Greedo’s Name Sucks: Is Tyvon Branch the Answer for the Chicago Bears?

Remember poor Greedo?

Yeah, he’s the guy in Star Wars that got shot by Han Solo in the Cantina.  And all he was trying to do is make an honest living claiming bounties for Jabba the Hutt.  I mean, if you were named after one of the Seven Deadly Sins, you’d be pretty ornery as well.  And his parents were so unimaginative, that all they did was place an “o” at the end of their favorite Deadly Sin.  I suppose they could have also gone with Wratho, Gluttono (which actually sounds like something Chef Boyardee created to scare people with gluten allergies), or Slotho (which is my personal favorite).  But I doubt it would have made a difference.

Nothing says "I care" like preparing pasta from a can for them for dinner.

Nothing says “I’ve given up on life” like preparing pasta from a can for dinner.  Trust me, I’ve done it.

Heck, Greedo was so pathetic that the powers that be (i.e. George Lucas) had to recreate “reality” by making it look like Greedo at least got a shot off first before Han killed him.  Unfortunately, the net effect of this was making Greedo look even worse, because now he fired basically for no reason and missed by a good mile and a half.  Unless he was aiming for the trim on the wall behind Han’s head.  In which case, well done, Greedo.  Well done.  Personally, I think he just accidentally left the safety off and … well, I suppose the rest, as they say, is history.

The point is, sometime you hear a name and you have visceral reaction to it.  With Greedo, your reaction might be “what a poor slob” or “idiot” or “didn’t he ever practice shooting that thing?”

So what’s your reaction to the name “Tyvon Branch”?

As much as he sounds like he could have been a character from Star Wars (or Game of Thrones), your first reaction to his name might be something along lines of “meh”.  And I don’t blame you.

Bleacher Report Photo


Branch was one of the up and coming stars at strong safety in the NFL.  He was drafted in the fourth round of the 2008 NFL Draft by the Oakland Raiders and proceeded to start a solid climb through his rookie year until he was injured and missed half the season.  But 2009 through 2011 were breakout seasons for Branch, with over a 100 tackles each year.  With this performance, he even garnered a franchise tag from the Raiders in 2012.  Unfortunately, Branch suffered a season ending injury (broken leg) in 2013 which lingered through a foot injury in 2014 and ultimately led to his release.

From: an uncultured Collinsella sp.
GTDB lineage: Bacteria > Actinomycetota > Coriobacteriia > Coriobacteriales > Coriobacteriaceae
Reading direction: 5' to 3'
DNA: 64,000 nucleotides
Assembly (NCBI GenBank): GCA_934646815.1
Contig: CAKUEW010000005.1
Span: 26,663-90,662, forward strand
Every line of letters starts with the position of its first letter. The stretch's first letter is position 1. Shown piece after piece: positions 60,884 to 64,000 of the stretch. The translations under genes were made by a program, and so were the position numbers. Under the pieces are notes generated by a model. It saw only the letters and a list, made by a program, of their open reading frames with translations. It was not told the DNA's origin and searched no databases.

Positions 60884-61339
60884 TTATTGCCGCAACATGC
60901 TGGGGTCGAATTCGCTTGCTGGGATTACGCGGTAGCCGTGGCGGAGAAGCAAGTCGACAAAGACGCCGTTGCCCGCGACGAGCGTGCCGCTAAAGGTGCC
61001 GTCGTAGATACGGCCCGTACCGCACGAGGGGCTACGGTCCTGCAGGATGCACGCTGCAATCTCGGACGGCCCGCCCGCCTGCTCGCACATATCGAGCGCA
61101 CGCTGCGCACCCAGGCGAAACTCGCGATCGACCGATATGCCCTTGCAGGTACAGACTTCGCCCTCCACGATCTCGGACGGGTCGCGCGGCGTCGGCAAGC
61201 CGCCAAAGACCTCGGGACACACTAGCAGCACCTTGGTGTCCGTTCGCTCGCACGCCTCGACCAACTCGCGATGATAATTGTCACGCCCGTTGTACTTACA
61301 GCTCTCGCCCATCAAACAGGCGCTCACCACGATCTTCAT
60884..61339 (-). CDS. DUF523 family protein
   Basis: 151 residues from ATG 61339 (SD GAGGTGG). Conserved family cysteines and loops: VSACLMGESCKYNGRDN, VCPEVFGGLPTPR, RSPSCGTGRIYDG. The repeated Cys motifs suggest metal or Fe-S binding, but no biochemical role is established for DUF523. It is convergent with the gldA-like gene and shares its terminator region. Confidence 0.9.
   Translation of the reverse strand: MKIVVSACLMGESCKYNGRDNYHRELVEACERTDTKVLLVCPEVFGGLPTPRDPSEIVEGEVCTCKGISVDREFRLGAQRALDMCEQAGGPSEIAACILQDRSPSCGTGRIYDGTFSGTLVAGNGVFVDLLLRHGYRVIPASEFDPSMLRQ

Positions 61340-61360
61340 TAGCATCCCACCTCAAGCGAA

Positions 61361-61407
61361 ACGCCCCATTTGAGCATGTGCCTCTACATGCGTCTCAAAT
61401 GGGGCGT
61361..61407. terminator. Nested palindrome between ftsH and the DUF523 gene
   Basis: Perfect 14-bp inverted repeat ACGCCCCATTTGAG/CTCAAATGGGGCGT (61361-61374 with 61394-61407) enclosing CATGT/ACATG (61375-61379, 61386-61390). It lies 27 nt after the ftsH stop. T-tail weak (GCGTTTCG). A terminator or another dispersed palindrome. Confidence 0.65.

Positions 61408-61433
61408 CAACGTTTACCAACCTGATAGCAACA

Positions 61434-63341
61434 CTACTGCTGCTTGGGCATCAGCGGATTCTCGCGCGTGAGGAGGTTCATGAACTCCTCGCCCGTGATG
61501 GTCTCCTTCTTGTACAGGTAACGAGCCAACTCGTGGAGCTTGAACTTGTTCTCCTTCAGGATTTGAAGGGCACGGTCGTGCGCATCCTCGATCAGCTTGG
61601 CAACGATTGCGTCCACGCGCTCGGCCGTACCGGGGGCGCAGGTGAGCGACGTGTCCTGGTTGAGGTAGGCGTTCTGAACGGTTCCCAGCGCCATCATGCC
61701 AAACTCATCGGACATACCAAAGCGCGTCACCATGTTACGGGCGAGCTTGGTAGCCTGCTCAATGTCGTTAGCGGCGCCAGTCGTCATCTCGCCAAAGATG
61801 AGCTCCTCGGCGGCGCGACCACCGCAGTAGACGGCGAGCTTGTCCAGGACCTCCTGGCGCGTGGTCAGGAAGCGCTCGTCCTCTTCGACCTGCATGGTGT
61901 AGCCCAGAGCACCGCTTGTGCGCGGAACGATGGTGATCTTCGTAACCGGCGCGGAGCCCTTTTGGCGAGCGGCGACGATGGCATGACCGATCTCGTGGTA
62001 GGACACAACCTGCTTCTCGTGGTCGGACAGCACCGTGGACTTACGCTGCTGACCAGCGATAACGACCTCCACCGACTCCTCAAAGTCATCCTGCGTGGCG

Tyvon Branch Stats from
Year G GS Tackles Sacks INT FF
2008 8 0 10 0 1 0
2009 16 16 124 1 0 2
2010 16 16 104 4 1 1
2011 16 16 109 1 1 0
2012 14 14 94 0 1 0
2013 2 2 5 1 0 0
2014 3 3 30 1 0 0

But the potential is still there, as Branch is still only 28, and did perform well in 2014 when he managed to stay on the field.  It’s not really scientifically accurate, but if you project out his performance from when he was on the field in 2014 through 16 games, you end up with 160 tackles and 5 sacks.  He’ll probably never be at that level, but 90-100 tackles is definitely achievable, with a ceiling that’s potentially much higher than that.  And the Bears need all the potential they can get at safety.


USA Today Photo

As I discussed last time, I think free safety is the bigger issue, but strong safety is also a good place to upgrade.  Branch should be available at a discount due to his durability concerns, and if he stays healthy, his upside is considerable.  The Bears have the cap space to sign him in addition to another safety (or draft a safety), which they should seriously consider to help bolster their sieve-like defense (which was 3rd worst in terms of yards allowed in 2014).

Branch is a hot commodity in this safety starved free agency and has already had visits with the Colts, Redskins and Chiefs.  So the time is now, Chicago, don’t wait.  He might not be the entire answer, but he has potential to go a long way towards solving the problem.  Go get him.

Heck, even Greedo couldn’t miss this one.


By Ha Kung Wong

Twitter: @FBGarbageTime

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